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ENTERTAINMENT
June 20, 2013 | By Ryan Faughnder
The White House unveiled new antipiracy initiatives and is calling for more cooperation in the fight against intellectual property theft from search engines, data storage services and domain name registrars. The initiatives are an expansion of the Obama administration's 3-year-old program aimed at curbing piracy of movies, TV shows, music and other copyright materials. The White House will also seek greater cooperation from other countries where piracy is rampant. PHOTOS: Hollywood Backlot moments U.S. Intellectual Property Enforcement coordinator Victoria Espinel said the administration needs to be more "thoughtful and forceful" when it comes to cracking down on piracy.
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OPINION
November 12, 2013 | By The Times editorial board
Joined by a number of top tech companies, the major Hollywood studios and music labels are hoping to enlist a powerful new ally in their fight against online piracy: grade schools. The companies are financing the development of a curriculum for grades K-12 that promotes respect for copyrights. Their interest is understandable, considering how piracy has exploded online and how early in life many kids start looking for free downloads. But it's important that schools not sign on blindly to the agenda of a single industry, that the message be balanced, and that it's just a small part of a broader lesson on how to use the Internet safely and responsibly.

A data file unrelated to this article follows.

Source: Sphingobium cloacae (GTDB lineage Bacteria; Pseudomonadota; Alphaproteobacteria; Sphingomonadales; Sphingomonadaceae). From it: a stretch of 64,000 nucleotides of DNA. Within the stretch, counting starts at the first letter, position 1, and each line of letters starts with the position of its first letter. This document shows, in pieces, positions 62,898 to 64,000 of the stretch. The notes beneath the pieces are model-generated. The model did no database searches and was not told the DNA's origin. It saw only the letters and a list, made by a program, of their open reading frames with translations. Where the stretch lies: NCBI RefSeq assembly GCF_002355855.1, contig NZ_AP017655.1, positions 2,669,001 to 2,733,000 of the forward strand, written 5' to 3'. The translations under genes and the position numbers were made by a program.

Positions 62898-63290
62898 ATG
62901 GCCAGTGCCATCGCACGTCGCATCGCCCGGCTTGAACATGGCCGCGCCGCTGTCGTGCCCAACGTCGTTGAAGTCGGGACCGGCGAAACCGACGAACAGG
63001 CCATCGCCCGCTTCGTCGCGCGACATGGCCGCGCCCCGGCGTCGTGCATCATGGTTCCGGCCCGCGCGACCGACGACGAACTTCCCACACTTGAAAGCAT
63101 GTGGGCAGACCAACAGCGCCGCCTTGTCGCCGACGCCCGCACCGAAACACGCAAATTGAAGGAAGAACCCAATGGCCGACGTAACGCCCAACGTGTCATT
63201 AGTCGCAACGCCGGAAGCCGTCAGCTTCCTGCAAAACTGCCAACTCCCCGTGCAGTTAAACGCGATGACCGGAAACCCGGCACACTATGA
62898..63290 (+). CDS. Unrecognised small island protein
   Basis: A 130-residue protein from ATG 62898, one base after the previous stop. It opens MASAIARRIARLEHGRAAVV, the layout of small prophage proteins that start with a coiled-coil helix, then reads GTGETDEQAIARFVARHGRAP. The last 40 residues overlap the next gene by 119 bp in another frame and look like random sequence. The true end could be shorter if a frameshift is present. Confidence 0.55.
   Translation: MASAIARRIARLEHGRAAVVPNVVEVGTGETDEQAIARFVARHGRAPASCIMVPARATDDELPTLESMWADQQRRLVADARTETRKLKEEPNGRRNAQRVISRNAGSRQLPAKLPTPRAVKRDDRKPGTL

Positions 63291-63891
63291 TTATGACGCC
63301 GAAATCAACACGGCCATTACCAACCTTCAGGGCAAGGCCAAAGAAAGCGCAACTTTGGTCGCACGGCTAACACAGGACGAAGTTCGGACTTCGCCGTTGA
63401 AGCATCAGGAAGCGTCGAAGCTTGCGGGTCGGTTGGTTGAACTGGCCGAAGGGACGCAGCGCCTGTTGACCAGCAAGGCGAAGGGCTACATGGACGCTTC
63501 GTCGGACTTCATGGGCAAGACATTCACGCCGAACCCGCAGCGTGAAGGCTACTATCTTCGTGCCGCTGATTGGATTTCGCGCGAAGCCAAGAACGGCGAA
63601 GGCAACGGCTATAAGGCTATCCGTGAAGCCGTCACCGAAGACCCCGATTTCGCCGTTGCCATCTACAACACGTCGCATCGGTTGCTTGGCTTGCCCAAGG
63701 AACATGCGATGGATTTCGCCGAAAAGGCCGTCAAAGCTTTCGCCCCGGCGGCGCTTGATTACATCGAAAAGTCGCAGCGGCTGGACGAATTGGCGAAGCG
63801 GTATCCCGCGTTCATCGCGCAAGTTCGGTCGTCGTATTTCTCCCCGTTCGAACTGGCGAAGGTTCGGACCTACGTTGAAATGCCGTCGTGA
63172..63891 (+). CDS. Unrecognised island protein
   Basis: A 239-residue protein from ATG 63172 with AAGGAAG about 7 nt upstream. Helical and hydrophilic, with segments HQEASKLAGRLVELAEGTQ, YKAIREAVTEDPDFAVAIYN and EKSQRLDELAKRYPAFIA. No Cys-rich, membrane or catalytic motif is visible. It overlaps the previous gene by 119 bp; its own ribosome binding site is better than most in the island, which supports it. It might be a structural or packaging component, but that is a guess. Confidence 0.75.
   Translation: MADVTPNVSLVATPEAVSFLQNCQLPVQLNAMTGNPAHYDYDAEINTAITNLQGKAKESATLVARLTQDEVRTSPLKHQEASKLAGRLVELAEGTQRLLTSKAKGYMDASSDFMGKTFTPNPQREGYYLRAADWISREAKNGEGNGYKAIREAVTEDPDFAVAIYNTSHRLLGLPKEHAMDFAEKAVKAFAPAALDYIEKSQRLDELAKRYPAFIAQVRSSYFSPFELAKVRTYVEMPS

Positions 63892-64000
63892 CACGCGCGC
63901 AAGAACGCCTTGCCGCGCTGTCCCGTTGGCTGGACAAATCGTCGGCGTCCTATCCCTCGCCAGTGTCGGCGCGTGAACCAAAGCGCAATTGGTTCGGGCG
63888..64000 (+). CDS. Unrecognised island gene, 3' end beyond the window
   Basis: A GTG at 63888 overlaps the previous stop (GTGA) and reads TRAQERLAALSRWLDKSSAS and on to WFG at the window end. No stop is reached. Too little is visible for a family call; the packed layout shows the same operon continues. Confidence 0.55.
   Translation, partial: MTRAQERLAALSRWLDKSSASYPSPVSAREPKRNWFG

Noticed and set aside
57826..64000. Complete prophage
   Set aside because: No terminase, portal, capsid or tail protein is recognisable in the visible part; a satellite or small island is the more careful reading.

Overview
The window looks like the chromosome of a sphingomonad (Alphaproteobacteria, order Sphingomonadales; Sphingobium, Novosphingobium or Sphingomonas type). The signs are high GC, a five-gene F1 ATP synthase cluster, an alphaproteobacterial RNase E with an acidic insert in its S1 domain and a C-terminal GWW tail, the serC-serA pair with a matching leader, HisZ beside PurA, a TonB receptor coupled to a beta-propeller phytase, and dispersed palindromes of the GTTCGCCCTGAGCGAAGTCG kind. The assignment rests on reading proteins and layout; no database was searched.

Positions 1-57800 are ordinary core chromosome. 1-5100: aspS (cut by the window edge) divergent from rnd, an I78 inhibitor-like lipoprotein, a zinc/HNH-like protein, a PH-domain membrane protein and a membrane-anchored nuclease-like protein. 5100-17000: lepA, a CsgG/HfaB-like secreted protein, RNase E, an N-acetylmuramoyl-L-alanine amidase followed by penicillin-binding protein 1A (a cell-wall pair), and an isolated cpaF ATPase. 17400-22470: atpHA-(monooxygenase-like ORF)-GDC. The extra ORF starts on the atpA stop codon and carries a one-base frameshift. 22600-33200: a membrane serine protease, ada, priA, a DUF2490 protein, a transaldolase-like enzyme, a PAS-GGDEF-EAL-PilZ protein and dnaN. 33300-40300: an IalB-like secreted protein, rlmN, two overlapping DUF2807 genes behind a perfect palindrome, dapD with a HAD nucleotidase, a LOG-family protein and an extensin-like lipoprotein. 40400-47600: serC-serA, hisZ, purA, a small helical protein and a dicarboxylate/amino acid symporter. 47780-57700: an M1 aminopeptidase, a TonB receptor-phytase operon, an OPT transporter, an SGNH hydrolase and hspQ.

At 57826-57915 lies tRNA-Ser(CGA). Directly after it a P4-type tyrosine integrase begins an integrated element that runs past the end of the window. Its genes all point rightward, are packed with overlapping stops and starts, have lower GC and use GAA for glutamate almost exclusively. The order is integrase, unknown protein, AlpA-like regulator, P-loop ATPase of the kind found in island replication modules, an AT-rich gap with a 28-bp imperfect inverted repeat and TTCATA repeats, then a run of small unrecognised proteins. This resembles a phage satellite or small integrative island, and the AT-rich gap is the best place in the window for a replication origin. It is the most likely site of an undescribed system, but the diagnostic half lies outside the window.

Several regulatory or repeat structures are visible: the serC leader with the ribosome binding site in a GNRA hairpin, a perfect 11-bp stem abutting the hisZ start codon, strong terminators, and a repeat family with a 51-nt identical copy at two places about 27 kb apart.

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OPINION
July 8, 2011
After months of negotiations, movie studios, record labels and five top U.S. Internet service providers have come up with a framework for combating online piracy. Under the agreement announced Thursday, the ISPs will send warnings to customers whose broadband accounts had been used to transmit or receive copyrighted works without permission. Anyone who ignores repeated warnings will face a penalty, such as a slower Internet connection. It's not as draconian as the entertainment industry had sought, and it won't address underground sites that stream bootlegged movies and music.
BUSINESS
September 17, 2013 | By Richard Verrier
Despite the growth of Netflix, Amazon.com and other legal channels for watching entertainment online, the volume of pirated movies, TV shows, music, books and video games online continues to grow at a rapid pace. The amount of bandwidth used for copyright infringement in North America, Europe and Asia Pacific has grown nearly 160% from 2010 to 2012, accounting for 24% of total Internet bandwidth, according to a study from NetNames, the British brand protection firm. At the same time, the number of people engaged in copyright infringement has grown dramatically too. In January2013, 327 million unique users illegally sought copyrighted content, generating 14 billion page views on websites focused on piracy, up 10% from November 2011, according to the report.
BUSINESS
April 19, 2011 | By David G. Savage